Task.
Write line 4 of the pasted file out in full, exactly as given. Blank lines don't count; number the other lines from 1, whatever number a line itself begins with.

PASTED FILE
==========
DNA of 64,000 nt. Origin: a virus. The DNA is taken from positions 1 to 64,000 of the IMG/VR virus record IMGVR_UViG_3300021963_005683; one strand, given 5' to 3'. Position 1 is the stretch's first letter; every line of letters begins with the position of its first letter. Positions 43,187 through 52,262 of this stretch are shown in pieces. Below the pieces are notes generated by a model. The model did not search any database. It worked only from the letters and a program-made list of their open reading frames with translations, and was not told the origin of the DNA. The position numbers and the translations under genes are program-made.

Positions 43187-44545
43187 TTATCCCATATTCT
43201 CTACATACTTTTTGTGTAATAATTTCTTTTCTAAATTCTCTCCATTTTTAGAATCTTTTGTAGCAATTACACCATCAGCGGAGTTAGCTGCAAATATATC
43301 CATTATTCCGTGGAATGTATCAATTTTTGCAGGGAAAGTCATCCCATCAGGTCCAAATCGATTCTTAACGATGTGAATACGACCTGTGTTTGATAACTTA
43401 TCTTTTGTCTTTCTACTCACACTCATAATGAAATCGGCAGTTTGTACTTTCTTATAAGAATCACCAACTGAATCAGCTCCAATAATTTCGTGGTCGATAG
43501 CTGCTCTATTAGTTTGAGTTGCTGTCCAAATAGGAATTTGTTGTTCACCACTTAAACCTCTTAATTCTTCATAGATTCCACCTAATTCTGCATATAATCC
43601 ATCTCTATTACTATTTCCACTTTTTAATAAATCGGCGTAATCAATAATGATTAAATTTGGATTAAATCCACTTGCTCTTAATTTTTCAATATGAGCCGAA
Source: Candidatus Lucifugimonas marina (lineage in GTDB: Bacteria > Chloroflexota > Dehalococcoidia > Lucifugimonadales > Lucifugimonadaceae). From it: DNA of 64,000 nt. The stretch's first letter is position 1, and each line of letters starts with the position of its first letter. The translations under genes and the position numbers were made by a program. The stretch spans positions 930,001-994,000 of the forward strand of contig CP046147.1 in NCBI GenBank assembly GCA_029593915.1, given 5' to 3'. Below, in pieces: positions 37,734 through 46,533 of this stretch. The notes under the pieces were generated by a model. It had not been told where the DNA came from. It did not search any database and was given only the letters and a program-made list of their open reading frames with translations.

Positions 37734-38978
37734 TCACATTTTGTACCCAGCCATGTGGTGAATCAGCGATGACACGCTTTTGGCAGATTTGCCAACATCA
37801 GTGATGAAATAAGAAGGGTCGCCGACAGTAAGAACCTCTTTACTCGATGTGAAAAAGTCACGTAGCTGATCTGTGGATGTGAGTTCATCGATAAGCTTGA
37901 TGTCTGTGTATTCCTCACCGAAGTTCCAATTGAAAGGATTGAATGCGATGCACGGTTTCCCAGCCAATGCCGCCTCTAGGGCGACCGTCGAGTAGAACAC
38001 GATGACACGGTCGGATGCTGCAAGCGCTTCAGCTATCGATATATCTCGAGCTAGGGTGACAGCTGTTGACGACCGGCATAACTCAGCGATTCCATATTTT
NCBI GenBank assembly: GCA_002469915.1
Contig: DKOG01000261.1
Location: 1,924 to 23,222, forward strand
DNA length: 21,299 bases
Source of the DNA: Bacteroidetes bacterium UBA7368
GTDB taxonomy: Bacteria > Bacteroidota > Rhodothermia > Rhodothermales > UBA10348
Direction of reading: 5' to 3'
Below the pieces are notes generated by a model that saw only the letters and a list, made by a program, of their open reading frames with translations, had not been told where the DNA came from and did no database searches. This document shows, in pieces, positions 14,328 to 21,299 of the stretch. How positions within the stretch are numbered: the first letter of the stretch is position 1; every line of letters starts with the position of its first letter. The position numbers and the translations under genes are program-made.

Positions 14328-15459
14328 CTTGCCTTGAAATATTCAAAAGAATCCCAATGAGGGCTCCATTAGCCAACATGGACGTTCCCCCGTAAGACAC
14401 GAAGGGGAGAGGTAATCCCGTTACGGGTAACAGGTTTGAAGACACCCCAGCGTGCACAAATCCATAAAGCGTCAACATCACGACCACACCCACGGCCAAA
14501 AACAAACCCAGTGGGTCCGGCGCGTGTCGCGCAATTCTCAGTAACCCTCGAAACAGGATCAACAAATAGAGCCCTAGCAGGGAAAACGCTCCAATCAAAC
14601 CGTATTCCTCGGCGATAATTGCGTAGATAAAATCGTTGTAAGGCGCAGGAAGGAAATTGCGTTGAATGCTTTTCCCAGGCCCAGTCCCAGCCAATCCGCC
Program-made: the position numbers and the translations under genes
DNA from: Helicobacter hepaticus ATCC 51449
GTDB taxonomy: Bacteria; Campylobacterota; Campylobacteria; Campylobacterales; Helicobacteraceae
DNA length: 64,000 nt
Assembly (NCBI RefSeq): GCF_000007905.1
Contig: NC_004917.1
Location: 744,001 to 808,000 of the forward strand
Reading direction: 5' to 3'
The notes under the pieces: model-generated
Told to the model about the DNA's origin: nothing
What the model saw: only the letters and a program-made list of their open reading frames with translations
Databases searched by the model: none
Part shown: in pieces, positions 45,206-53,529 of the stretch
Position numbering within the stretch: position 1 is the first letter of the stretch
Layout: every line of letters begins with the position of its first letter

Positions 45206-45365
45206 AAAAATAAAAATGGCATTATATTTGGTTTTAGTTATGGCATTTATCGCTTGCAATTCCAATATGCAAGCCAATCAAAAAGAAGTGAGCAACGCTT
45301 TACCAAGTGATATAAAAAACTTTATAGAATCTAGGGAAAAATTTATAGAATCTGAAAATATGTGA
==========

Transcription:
43201 CTACATACTTTTTGTGTAATAATTTCTTTTCTAAATTCTCTCCATTTTTAGAATCTTTTGTAGCAATTACACCATCAGCGGAGTTAGCTGCAAATATATC